The Hampton Union and The Rockingham County Gazette
Thursday, June 18, 1959, Page 12
Last Friday's graduating class of 65 Senior at Winnacunnet High School was the last of the small classes, for beginning next June, they will reach 100 or more.
Although the Class of 1959 was the first to graduate from the new regional [Winnacunnet] High School, it had nothing on the Hampton Academy graduating Class of 1900 which set a new record for members in the class.
The following is an account of the graduation program printed in the The Hamptons' Union of June 12, 1900:
"Not for years has the Hampton town hall been so crowded as it was on Wednesday evening, when a class of ten pupils of the Hampton Academy and High School received the diplomas won by them through four years of earnest study in that well known institution.
"It was an occasion of more than usual interest. The unusually large number of graduates in the class -- several more than in any class in recent years -- and the fact that all three of the Hamptons, i.e., North Hampton, Hampton, and Hampton Falls -- had representatives in the class, together created an interest which far surpassed the usual commencement exercises. Our town hall, with a very large seating capacity, was entirely insufficient and those who had to stand reached back filling the upper hallway, the stairs, and entrance on the ground floor. Special cars were run from Seabrook, Hampton Falls and Hampton Beach to accommodate people from those places and the result was very large delegations. North Hampton, too, was well represented, four of the class being from that town. A good many were also present from the Bride Hill district, and from Exeter.
"In providing seats for the large audience two hundred or more were reserved for the school, past graduates, teachers of other schools, and invited guests. The remainder of the house was open to the public.
"The ushers were: Fred Blake, chief; Will Janvrin, Winfield Hobbs, Warren Hobbs, Charles Chevalier, and Walter Brown, assistants; Charles Palmer, class usher.
"On the stage were grouped the graduates: Sarah Belle Cockburn, Gertrude Louise Fogg, Austin Goddard Gill, Annie Winfred Hoyt, William Edward Leavitt, Nellie Lavina Marston, Lizzie Ardelle Moulton, Grace Belva Ring, Theda Augusta Taylor and Charles Chase White; Prof. Sanborn, Miss Anna May Cole, assistant; Mrs. Sarah Lord Bailey, teacher of elocution; Rev. J. A. Ross and D. H. Adams and Miss E. B. Norris of the board of education, and G. O. Wiggin.
"The costumes worn by the seven girl graduates were most appropriate. The class colors being white and crimson, the dresses were of material to harmonize. Each wore a pure white muslin, made simple and becoming, and each had a crimson rose on her bosom. Nothing could have been more suitable for the occasion or produced a prettier effect with the surroundings.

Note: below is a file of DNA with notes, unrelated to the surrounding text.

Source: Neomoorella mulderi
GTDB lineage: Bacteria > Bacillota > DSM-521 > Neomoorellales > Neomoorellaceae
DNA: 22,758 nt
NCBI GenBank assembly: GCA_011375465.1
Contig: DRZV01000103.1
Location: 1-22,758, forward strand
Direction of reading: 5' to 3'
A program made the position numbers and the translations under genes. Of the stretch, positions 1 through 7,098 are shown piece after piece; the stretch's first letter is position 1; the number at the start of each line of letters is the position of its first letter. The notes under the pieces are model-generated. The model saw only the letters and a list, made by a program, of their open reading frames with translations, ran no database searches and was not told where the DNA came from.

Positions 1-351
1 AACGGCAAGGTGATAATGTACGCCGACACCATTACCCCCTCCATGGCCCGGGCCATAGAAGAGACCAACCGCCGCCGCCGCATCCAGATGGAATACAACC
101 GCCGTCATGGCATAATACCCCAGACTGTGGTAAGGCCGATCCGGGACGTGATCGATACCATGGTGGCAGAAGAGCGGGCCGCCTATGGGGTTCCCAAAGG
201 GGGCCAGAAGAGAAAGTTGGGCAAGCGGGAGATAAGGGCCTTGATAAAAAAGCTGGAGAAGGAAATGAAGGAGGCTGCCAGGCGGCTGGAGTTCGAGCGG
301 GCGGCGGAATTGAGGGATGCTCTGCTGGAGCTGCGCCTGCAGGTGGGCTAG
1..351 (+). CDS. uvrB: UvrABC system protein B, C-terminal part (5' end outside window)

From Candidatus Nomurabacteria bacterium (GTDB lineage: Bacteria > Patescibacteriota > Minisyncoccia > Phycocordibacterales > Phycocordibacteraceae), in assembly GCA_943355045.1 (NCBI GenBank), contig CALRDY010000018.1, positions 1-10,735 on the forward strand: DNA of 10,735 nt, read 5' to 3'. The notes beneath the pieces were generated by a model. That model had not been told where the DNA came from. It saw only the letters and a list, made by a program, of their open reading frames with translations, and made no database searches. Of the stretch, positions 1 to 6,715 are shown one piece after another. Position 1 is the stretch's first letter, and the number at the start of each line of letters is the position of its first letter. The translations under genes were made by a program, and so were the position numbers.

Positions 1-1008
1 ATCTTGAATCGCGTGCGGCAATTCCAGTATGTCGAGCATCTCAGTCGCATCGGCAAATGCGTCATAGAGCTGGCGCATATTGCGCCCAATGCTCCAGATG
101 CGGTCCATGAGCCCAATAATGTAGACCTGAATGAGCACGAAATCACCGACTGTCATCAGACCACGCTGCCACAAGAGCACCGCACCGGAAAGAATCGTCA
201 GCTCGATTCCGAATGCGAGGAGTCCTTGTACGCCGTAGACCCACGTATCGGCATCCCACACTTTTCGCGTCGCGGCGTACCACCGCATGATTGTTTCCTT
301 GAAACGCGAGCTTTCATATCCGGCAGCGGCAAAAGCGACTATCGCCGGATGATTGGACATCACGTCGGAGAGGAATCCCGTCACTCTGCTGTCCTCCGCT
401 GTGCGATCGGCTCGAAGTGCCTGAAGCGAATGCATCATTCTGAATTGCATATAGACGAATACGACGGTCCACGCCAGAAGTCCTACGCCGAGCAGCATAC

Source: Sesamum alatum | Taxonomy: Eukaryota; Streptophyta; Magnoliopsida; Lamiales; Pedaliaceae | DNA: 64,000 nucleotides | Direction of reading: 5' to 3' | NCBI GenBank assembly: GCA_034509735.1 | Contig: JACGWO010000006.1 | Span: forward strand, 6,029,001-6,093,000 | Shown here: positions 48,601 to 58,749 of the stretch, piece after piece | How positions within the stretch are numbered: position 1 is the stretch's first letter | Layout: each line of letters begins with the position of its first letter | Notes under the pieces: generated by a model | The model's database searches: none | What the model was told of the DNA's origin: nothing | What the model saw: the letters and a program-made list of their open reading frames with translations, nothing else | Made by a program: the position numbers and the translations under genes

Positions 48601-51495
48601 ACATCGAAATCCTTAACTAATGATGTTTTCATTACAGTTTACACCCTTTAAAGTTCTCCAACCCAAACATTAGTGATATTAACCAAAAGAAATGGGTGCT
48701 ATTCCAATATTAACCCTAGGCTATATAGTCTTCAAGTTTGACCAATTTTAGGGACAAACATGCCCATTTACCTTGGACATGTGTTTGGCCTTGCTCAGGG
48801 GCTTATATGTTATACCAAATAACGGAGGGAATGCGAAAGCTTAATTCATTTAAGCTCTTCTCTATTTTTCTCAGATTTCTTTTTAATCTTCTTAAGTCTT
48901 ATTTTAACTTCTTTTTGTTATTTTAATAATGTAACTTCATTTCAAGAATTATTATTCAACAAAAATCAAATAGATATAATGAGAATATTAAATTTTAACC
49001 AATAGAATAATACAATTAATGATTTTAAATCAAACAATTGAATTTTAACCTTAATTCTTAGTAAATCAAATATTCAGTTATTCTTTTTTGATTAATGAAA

"The exercises opened at 8 with a march by Nason's Orchestra of Newburyport, the finest in the vicinity, and to its music entered from the lower hall, first the undergraduates led by Charles Palmer carrying the American flag, who took their places ins the reserved seats, then the graduates and others who were to occupy seats on the stage, preceded by C. Joplin, bearing a floral tray of which rested the ten diplomas. The program was then carried out in the following order:
"In executing the above, the work of the graduates was certainly above the average, especially in the delivery. There was no prompting whatever, the gestures were as easy and natural as could be and, except in one or two instances, the voice was heard in every part of the hall. It showed to splendid advantage the training which has been given the pupils by Mrs. Bailey, the instructor of elocution, and also that the class of 1900 has talent of exceptional merit. The class honors seemed to have been given with an appropriateness that was well apparent to the audience. Three of the principal honors are published in full in connection with this article and the remaining ones will be published next week.
"The reception given to each of the graduates was sincere and enthusiastic and was accompanied by the presentation of many beautiful bouquets to the girl graduates by admiring friends.
"The music by the orchestra was very fine indeed, the cornet and piccolo solos and the rendition of Verdi's "Il Trovatores" being especially so.
"The well earned diplomas were presented by Rev. J. A. Ross, president of the Board of Trustees, who, owing to the lateness of the hour, made only a brief address, stating that the wise things and witty remarks he had intended to say he could leave and turn directly to the presenting of the diplomas. He then briefly addressed the class and gave each the certificate of the honorable completion of the four years' course."